“Should the anti-abortionists be excluded? Absolutely they should be excluded. I mean it’s their campaigns that have put women’s lives like Savita at risk and I certainly reject any claim that we’ve exploited this. I think we need to look at the facts here. Praveem, Savita’s husband, contacted the pro choice group in Galway. He told her story- He decided to tell her story, and the first people he told her story to was not to newspapers, but to Galway Pro choice- why? Because he wanted to make sure that what happened to his wife would never happen again. I think that we have to salute his courage and determination- it’s a very brave thing to do to not only have the Irish media but in many ways the entire world media spotlight shone on you at a time of grief- I mean the man has lost his wife, and he’s been this incredibly powerful and articulate advocate for her, determined that she will receive justice. So I completely reject that. It’s just not true.”
I was curious to know what were some of the crazier things that Sínead has heard in nearly 20 years of involvement in pro-choice advocacy, and some of the stranger arguments against abortion. We ended up discussing the philosophical nightmare of contemplating non-existence. Sínead goes on to comment on the language used in debates about abortion. The question of ‘valid decisions’ returns here.
“Sometimes I get quite nasty misogynistic comments. But the best one is ‘what if your mother had aborted you?’ I always think that that is the most stupid. They always ask you this question and I find it slightly bizarre that the non-existent go around contemplating their own non-existence. I find this bizarre.
I think you have to not expect everybody starts from ‘I believe and support free safe legal abortion’ but most people if you ask them ‘well if a woman’s life is at risk, then can she have an abortion? Okay well what about her health? What about if she’s been raped or in the case of fetal abnormalities?’ Once you break down these absolutes you start asking the question ‘what is a valid decision?’ One thing that really irritates me is the language that is used. This idea of women demanding abortions and abortion on demand – this word, ‘on demand’. We never use this word for other medical procedures. We never talk abou people demanding to have their tonsils out, but somehow it’s appropriate to use here. The other thing I’ve heard about is the idea of the floodgates. This is the other term I keep hearing. It’s interesting that this is the same term you often hear used in Racist discourse when they’re talking about immigrants and talking about floods of immigrants- There’s a correlation between sexist and racist discourses as well. It’s important to pay attention to these kinds of questions as well.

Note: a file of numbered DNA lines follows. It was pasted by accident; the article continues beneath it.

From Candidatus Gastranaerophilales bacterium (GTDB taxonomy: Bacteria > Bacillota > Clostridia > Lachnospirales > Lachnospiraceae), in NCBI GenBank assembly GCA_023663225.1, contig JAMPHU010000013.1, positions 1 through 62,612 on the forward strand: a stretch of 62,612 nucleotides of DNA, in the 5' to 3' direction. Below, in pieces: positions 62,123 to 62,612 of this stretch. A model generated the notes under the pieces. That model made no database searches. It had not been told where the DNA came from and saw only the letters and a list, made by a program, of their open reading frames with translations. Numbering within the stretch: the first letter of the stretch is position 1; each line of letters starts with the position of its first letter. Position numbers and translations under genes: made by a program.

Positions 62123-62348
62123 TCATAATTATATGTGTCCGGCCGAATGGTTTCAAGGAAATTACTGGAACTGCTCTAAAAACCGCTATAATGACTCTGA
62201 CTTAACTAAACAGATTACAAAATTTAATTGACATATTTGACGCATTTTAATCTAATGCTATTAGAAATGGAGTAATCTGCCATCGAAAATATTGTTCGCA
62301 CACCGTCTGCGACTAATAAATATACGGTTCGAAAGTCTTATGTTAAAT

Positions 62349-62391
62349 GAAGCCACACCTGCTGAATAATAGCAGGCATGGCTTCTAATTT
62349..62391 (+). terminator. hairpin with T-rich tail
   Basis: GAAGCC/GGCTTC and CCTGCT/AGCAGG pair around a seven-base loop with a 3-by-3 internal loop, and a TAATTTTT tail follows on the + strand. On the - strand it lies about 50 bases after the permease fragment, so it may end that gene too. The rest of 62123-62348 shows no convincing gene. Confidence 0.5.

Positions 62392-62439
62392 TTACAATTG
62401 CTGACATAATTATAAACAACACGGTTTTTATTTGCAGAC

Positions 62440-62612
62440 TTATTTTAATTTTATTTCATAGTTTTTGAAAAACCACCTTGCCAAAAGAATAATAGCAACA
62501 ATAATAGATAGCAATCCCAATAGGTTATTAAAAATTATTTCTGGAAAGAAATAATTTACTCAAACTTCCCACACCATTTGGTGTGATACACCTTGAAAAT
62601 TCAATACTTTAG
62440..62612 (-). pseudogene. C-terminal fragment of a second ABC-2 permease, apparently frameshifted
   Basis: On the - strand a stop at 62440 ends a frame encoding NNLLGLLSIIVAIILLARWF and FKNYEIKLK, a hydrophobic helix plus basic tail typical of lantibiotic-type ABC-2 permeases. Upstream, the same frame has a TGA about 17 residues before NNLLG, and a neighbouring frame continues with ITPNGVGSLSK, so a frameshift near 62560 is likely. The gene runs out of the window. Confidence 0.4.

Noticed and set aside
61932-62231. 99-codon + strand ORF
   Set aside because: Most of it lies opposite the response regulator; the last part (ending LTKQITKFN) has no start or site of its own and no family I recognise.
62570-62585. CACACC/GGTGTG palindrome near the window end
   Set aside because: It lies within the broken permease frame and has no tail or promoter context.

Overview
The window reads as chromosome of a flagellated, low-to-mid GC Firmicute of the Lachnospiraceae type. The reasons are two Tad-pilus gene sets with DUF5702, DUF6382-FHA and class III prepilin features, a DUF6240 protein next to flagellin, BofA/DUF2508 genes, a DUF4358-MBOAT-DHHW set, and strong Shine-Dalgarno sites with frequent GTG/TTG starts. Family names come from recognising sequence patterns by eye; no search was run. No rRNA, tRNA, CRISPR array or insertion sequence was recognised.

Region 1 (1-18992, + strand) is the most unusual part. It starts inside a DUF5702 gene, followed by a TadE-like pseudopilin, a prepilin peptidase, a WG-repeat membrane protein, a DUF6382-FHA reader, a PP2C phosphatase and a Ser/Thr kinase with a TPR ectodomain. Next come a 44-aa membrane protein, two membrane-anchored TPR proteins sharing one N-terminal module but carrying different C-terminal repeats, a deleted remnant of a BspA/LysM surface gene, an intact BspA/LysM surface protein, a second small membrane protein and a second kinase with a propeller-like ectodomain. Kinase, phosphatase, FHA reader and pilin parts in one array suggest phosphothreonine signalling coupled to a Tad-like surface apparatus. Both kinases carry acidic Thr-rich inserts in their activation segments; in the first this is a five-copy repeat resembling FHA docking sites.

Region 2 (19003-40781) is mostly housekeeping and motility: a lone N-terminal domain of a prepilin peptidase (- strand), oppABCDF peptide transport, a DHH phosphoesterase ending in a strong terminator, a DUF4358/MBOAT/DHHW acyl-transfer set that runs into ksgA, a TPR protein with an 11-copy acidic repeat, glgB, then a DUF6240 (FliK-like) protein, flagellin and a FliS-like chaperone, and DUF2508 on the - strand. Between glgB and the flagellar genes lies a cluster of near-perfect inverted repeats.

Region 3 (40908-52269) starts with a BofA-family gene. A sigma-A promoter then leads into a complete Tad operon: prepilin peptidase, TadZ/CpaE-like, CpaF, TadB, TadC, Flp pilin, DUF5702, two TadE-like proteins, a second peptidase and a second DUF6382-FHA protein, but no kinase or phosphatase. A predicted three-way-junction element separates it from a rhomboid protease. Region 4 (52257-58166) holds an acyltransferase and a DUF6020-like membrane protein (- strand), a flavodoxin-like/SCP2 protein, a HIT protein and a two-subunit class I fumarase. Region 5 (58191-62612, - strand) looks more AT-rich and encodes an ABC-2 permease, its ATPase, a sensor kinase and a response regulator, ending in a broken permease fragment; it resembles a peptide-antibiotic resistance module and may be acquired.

When asked about the recent statements made by the council of Bishops and Archbishop of Dublin Diamuird Martin on the ethics of abortion, Sínead was critical of the church’s continued patronage of health and education. We compared our experiences of catholic education- Separated by approximately 10 years, but both coloured by the church.